Global ecommerce web giant Amazon has been accused of discriminating against Palestinians by offering free shipping to illegal settlements in the occupied West Bank, but not to Palestinians living in the same area.
In findings released in an investigation by theÂ Financial Times, the newspaper discovered that by taking all of the illegal settlement addresses and entering them into Amazonâs delivery portal, the company extends its websiteâs offer of free shipping âif your shipping address is in Israel, your items are eligible, and your total order meets the minimum free shipping threshold of $49.â
However, customers who list their address as âthe Palestinian Territoriesâ are forced to pay shipping and handling fees starting from $24. Amazon spokesman Nick Caplin told the paper that Palestinians can only circumvent the issue âif a customer within the Palestinian Territories enters their address and selects Israel as the country, they can receive free shipping through the same promotion.â
All the companyâs deliveries have to pass through Israel in order to reach the occupied West Bank, causing long delays, Days of Palestine reports.
International human rights lawyer Michael Sfard, however, cited such a reason as insufficient and called Amazonâs policy âblatant discrimination between potential customers on the basis of their nationalityâ within the same area of operation. The activist organisation Peace Now also commented on the situation, saying that Amazonâs discriminatory policy âadds to the overall picture of one group of people enjoying the privileges of citizenship while another people living in the same territory do not.â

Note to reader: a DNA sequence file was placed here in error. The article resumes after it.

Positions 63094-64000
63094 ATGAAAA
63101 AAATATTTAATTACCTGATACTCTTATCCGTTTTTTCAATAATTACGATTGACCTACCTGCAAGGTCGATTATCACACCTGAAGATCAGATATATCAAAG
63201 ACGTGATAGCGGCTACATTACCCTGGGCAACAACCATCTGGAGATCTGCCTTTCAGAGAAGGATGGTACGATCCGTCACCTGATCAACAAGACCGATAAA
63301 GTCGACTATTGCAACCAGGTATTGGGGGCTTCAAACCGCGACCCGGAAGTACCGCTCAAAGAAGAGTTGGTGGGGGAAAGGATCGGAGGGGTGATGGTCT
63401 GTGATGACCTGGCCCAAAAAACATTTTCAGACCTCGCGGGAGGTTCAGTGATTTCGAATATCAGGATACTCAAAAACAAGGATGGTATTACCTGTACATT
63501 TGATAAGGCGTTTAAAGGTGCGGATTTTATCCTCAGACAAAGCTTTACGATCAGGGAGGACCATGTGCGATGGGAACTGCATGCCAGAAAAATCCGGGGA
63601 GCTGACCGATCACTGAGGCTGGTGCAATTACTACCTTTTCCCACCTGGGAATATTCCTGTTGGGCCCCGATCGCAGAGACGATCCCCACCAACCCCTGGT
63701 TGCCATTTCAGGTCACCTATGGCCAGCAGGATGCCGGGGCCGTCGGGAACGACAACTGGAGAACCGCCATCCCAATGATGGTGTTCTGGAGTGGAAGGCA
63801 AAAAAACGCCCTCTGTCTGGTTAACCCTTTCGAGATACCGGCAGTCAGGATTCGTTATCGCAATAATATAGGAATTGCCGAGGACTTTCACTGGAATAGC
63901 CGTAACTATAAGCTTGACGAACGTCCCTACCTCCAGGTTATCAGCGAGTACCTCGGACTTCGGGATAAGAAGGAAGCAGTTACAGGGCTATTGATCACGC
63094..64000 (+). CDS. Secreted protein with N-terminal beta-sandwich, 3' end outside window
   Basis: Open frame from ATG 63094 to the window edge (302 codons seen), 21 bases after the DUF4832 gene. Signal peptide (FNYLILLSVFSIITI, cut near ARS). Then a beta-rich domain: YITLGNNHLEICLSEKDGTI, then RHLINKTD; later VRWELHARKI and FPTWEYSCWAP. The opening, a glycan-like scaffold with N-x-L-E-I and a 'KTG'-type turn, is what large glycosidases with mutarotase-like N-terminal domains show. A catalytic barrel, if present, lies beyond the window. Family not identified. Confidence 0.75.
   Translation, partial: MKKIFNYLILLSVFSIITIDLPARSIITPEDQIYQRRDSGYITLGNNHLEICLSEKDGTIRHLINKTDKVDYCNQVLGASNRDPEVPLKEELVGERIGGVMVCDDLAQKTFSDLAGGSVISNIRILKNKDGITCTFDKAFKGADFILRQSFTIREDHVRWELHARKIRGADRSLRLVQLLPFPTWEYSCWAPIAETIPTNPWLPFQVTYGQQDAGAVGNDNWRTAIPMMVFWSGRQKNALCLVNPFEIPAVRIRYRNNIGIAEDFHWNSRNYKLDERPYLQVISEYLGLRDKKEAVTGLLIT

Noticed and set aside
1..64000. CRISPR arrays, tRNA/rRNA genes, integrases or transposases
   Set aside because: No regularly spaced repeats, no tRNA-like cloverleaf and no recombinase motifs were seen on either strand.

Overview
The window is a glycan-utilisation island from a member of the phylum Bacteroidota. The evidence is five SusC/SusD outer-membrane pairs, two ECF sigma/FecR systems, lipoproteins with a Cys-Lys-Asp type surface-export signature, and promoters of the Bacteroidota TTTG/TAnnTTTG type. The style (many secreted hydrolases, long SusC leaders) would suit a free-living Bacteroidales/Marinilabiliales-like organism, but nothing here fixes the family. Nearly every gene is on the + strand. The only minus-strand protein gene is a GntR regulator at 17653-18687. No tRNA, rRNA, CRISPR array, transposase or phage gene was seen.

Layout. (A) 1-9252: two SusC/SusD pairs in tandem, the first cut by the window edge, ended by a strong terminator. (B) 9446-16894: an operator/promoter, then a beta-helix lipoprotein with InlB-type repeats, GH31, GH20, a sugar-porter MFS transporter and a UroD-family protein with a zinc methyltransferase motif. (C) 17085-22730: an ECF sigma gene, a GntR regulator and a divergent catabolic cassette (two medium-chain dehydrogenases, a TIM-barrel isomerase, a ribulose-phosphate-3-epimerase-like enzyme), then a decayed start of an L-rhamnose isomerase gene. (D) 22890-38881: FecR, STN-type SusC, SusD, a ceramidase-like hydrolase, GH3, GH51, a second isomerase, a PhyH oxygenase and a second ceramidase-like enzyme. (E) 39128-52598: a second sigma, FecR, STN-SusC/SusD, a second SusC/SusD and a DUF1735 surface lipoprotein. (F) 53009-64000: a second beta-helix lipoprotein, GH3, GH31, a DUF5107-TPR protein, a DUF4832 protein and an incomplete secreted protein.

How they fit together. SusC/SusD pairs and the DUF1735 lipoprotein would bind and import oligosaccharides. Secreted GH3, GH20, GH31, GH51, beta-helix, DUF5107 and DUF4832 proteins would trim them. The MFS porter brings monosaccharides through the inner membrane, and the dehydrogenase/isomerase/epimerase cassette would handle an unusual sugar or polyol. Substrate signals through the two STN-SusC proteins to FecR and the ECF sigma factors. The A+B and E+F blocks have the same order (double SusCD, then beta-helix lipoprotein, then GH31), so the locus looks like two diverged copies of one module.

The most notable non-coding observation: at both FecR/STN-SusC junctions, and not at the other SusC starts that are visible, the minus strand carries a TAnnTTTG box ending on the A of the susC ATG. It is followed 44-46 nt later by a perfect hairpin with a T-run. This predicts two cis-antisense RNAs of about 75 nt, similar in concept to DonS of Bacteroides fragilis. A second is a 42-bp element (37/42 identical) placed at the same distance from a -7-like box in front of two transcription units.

Jewish settlements in the occupied Palestinian territories of the West Bank and occupied Jerusalem have increased significantly, throughout recent years, with settlers in the West Bank numbering over 463,000, at the end of 2019, with another 300,000 in occupied Jerusalem.
Despite the fact that the settlements are illegal under international law, a number of large and prosperous companies have continued to deal with them and operate on the land which they have illegally occupied. This week, the UN issued a blacklist of 112 companies which continue to operate in the occupied territories, they include global giants Airbnb, Expedia, Opodo and Motorola.
The US has rejected the move while Israel suspending ties with the UN Human Rights Commissioner after the document was published.